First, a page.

Google Earth, memory leech by default PDF Print E-mail
Written by Tim Wray   
Sunday, 28 October 2007 19:00

I was running Google earth the other day on my laptop, while running other applications I use daily. All of the sudden, system performance became super unstable. You know, one of those moments when you move the mouse and it doesn't move the pointer until 30 seconds later. Painstakingly, I started killing processes (after a nice, LONG wait for the task manager to start). I killed Google Earth, and witnessed this phenomena:


Huh. As I had noticed, Google Earth had driven the Physical Memory in use to 1.8GB (The machine has 2GB of RAM in it.) My natural inclination, at first, was to blame Vista. Why didn't it switch to page file swap to keep the system stable? Then, I studied the Google Earth program itself. After closing some of the other applications open, I re-launched Google Earth. Lookie here:

After about a minute of surfing the globe in GE, it had loaded so many images that it had once again driven the computer's physical memory to it's max. I usually run lots of apps at once on this particular machine. A particular moment in my work day usually involves these apps open at any given moment: FireFox, MS Outlook, Command Prompt, and more often than not MS Virtual PC 2007, a memory beast of it's own. Even when running, say, Windows XP Professional in MS VPC w/512MB of RAM allocated to it, the system didn't dog like it did when GE was open.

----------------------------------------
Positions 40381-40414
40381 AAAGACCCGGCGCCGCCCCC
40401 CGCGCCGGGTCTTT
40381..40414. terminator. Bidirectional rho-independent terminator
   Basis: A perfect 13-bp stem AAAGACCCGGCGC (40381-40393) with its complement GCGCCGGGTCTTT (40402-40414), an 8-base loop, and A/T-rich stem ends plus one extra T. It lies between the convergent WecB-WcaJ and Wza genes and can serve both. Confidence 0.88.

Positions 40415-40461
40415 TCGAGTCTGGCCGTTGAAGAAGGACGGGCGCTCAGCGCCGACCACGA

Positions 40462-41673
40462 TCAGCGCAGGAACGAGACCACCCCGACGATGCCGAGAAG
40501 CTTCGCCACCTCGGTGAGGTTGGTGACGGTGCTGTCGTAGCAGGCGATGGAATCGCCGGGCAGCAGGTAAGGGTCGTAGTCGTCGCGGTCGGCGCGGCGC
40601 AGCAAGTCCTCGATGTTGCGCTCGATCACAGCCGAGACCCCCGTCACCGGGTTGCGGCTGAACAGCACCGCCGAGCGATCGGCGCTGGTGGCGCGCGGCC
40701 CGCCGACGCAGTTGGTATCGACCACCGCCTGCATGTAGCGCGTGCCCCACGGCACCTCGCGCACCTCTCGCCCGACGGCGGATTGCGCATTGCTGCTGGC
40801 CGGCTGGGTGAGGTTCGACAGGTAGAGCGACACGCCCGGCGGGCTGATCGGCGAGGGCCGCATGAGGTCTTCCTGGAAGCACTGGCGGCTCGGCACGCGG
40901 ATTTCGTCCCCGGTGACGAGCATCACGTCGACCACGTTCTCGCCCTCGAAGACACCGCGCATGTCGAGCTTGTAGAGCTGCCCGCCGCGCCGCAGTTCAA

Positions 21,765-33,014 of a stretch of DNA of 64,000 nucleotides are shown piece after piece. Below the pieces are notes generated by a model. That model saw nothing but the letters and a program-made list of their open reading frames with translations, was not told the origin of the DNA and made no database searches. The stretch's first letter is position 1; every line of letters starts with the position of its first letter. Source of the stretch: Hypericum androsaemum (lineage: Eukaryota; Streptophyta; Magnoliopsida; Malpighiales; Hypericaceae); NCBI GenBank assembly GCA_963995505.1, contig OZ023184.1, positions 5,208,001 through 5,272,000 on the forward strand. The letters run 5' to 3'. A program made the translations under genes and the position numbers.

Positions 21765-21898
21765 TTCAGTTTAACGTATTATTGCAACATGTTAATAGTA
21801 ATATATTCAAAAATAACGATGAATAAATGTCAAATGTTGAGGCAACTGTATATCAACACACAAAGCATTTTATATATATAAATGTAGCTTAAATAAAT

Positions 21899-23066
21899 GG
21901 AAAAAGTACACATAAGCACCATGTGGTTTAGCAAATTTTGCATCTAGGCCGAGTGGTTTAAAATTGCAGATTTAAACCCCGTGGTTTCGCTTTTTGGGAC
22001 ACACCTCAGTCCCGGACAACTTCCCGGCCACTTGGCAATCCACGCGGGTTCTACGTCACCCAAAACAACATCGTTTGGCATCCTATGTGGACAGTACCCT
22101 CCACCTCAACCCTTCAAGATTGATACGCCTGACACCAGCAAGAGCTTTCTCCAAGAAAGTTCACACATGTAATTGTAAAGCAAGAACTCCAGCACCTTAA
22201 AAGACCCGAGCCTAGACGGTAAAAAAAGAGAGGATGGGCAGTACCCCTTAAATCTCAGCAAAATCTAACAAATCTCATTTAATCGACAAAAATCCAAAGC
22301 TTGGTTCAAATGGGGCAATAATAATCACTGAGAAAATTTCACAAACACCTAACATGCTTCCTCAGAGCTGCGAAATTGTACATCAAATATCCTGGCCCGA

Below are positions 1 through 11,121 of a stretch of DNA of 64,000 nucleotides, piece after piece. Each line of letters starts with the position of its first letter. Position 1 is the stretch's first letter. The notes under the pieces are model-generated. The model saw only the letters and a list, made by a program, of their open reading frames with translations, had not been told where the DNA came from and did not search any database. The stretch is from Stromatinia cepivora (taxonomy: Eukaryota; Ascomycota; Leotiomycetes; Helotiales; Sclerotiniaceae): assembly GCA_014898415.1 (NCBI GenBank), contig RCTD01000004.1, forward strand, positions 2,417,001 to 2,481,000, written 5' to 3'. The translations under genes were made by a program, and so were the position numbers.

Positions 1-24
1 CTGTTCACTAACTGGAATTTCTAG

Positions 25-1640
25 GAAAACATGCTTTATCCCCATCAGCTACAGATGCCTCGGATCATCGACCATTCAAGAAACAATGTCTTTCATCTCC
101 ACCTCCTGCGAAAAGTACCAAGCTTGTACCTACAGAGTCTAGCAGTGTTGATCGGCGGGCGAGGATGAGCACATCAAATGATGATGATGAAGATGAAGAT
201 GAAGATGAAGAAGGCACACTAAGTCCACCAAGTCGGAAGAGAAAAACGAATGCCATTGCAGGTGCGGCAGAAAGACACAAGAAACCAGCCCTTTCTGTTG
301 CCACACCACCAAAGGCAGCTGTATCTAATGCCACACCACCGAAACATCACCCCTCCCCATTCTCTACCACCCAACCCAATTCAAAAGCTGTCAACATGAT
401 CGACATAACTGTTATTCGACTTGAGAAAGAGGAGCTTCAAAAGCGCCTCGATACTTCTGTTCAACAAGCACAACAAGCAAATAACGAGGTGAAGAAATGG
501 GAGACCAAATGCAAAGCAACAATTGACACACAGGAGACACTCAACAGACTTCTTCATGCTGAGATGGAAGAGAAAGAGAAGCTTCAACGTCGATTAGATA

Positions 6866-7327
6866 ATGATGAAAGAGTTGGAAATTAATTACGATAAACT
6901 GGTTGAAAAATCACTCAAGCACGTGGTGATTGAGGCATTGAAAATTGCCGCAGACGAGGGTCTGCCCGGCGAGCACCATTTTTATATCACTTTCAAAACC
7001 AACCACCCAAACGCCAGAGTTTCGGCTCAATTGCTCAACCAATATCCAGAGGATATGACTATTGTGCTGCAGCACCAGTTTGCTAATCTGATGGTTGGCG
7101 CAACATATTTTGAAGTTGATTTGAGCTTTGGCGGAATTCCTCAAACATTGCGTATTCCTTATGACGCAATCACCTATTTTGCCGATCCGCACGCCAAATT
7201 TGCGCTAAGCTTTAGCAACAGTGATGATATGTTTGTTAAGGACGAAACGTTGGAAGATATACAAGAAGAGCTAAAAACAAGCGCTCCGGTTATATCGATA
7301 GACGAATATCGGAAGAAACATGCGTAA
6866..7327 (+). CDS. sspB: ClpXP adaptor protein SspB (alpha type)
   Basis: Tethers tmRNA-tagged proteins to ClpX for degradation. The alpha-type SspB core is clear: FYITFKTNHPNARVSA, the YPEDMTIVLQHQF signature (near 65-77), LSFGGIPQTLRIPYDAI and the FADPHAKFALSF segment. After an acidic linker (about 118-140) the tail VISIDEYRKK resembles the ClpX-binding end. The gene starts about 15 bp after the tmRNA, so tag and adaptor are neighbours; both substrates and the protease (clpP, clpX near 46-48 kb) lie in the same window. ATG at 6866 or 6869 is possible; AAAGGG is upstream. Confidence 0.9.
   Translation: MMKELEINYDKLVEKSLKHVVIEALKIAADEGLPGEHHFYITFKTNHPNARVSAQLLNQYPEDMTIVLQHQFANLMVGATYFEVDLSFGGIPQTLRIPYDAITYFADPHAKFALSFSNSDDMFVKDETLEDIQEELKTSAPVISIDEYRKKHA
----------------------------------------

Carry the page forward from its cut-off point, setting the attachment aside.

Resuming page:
Upon closing GE, this was the immeadiate result:

Well, that was substantial. The inherent design of Google Earth makes it a memory hog. The reason for this, by my own speculation and understanding of PCs, is that in order to provide the multimedia experience it accomplishes (which is awesome). It has a "cache" that holds the images it streams in order to provide you a clear image at the zoom level you're viewing at. Where does it store all the temporary images that it loads on-the-fly? In a mix of physical memory (loads here first, for speed), and then a disk cache.

Want to prevent this sort of system instability? You can, by modifying the cache settings in Google Earth: get to the following settings window by clicking the "Tools" menu at the top, then selecting "Options" from there. You'll get this following screen. Be sure to click the "Cache" tab.

All you really need to do is lower your Memory Cache Size to a smaller amount, and perhaps increase your Disk Cache Size to improve GE performance. This should help things out considerably.